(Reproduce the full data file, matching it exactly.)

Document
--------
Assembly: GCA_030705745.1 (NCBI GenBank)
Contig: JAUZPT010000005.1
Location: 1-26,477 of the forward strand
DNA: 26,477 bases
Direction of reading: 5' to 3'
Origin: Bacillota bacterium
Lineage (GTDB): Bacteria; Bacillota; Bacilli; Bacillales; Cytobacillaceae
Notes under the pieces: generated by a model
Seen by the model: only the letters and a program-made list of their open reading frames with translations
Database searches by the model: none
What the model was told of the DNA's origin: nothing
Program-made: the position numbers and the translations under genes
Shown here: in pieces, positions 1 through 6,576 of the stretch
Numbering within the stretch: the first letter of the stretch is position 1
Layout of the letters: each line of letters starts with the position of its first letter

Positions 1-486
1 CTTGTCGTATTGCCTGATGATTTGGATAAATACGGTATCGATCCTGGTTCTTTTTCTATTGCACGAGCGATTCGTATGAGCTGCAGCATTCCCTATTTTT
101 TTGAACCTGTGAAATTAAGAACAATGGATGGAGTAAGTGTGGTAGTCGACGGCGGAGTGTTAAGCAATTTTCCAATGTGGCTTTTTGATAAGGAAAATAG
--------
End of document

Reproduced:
Assembly: GCA_030705745.1 (NCBI GenBank)
Contig: JAUZPT010000005.1
Location: 1-26,477 of the forward strand
DNA: 26,477 bases
Direction of reading: 5' to 3'
Origin: Bacillota bacterium
Lineage (GTDB): Bacteria; Bacillota; Bacilli; Bacillales; Cytobacillaceae
Notes under the pieces: generated by a model
Seen by the model: only the letters and a program-made list of their open reading frames with translations
Database searches by the model: none
What the model was told of the DNA's origin: nothing
Program-made: the position numbers and the translations under genes
Shown here: in pieces, positions 1 through 6,576 of the stretch
Numbering within the stretch: the first letter of the stretch is position 1
Layout of the letters: each line of letters starts with the position of its first letter

Positions 1-486
1 CTTGTCGTATTGCCTGATGATTTGGATAAATACGGTATCGATCCTGGTTCTTTTTCTATTGCACGAGCGATTCGTATGAGCTGCAGCATTCCCTATTTTT
101 TTGAACCTGTGAAATTAAGAACAATGGATGGAGTAAGTGTGGTAGTCGACGGCGGAGTGTTAAGCAATTTTCCAATGTGGCTTTTTGATAAGGAAAATAG